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The United Kingdom has become over the years rather notorious within the international higher education community for its extremely low outbound student mobility rates, a situation in stark contrast with the impressive shares of incoming students of the country’s total student population. The imbalance between inflows and outflows is currently in the order of hundreds of thousands, according to recent figures published by the UK Higher Education Statistics Agency (HESA), i.e. approximately 370 000 foreign degree-seeking students in the UK compared to only 33 000 UK students going abroad for the same purpose. For the first time, however, the political decision-makers within the country seem to be interested in increasing student outflows, especially for credit (exchange-type) mobility, following the recommendations of a new report recently submitted to David Willets, the Minister of State for Universities and Science.
The report was prepared by a Joint Steering Group on Outward Student Mobility under the guidance of Colin Riordan, chair of the UK Higher Education International Unit, with the participation of the main stakeholder groups, and was, in a nutshell, received with great interest. The research, commissioned by the same UK minister, was to explore the future of the ERASMUS “fee waiver” for UK students going abroad, as well as the issue of obstacles and incentives to mobility. Addressing these main objectives, the commissioned piece puts forward recommendations in eight key areas, most noteworthy being strategy, funding and data collection.
The report recommends that the country develops a national strategy for outward credit mobility and creates a national-level body to support that. Likewise, the contributors recommend the continuation of the ERASMUS “fee waiver” scheme, and further, its expansion to non-ERASMUS mobility as well. Currently, outgoing ERASMUS students do not have to pay tuition fees at their home institution while abroad, while the institutions receive 50% of the tuition fees the students would have paid as compensation from the Higher Education Funding Council for England (HEFCE). According to the new proposal, however, as of 2014/15, the financial burden will be partly put on outgoing students (ERASMUS only) who could be charged up to 15% of the maximum tuition fee cap (GBP 9 000) by their home institution, while the institutions will continue to receive a smaller (25% of the applicable fee) contribution in relative terms from HEFCE. Additionally, the report stresses the importance of improving the data collection on outgoing student mobility, in parallel with recent HESA efforts in the same area.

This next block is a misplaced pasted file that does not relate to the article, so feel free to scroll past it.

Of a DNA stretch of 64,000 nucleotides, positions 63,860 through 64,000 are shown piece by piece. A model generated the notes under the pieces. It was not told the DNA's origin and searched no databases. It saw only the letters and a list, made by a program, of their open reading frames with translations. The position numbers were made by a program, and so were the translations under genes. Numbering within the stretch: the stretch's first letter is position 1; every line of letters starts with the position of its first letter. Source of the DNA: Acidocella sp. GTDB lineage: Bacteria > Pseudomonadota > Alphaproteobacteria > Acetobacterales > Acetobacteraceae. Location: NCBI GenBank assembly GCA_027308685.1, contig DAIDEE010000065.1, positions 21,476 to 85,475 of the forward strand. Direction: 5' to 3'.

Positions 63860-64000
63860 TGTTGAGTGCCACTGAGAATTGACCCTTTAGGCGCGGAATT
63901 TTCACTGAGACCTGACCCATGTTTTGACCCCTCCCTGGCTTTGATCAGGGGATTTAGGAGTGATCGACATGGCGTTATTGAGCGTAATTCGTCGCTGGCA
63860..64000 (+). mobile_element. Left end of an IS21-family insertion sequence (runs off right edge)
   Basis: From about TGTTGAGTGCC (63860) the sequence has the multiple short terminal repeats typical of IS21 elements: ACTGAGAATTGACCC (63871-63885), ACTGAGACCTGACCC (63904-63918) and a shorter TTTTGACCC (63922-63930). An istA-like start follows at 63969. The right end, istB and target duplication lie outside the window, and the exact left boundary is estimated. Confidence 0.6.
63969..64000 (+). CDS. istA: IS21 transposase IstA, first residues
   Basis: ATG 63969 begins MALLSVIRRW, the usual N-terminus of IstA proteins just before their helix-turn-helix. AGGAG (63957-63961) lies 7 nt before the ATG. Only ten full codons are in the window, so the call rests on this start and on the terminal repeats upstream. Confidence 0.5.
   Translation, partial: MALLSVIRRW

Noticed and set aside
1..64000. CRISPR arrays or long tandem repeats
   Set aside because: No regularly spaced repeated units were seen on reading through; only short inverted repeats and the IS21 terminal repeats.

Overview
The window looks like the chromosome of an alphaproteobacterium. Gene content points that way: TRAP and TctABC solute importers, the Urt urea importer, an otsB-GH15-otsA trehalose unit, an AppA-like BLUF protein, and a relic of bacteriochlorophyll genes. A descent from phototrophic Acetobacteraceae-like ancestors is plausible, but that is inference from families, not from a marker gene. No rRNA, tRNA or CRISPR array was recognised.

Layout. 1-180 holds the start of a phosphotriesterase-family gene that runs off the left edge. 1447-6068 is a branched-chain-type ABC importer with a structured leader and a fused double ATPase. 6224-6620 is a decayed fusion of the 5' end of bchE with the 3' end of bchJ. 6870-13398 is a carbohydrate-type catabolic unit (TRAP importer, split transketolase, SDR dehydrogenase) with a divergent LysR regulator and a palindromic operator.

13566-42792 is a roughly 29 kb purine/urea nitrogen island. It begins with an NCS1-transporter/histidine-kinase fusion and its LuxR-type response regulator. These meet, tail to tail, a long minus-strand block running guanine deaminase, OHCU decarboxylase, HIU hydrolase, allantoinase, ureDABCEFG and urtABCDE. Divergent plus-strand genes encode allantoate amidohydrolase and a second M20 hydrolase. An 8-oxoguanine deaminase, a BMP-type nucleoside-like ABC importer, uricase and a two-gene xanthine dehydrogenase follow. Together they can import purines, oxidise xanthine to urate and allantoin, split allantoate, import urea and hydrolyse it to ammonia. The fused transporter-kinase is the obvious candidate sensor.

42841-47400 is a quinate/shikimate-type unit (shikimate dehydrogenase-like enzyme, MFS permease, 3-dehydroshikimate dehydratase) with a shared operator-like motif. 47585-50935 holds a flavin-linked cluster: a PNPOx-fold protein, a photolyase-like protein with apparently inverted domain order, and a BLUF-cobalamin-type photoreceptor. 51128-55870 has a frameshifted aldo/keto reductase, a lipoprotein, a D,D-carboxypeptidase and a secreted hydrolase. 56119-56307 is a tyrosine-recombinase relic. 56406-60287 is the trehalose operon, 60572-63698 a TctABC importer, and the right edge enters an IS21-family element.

It will be interesting to see whether the practice will be able to match the rhetoric, in the era of severe budget cuts and austerity measures in the UK.Recommendations to support UK Outward Student Mobility (Report) HESA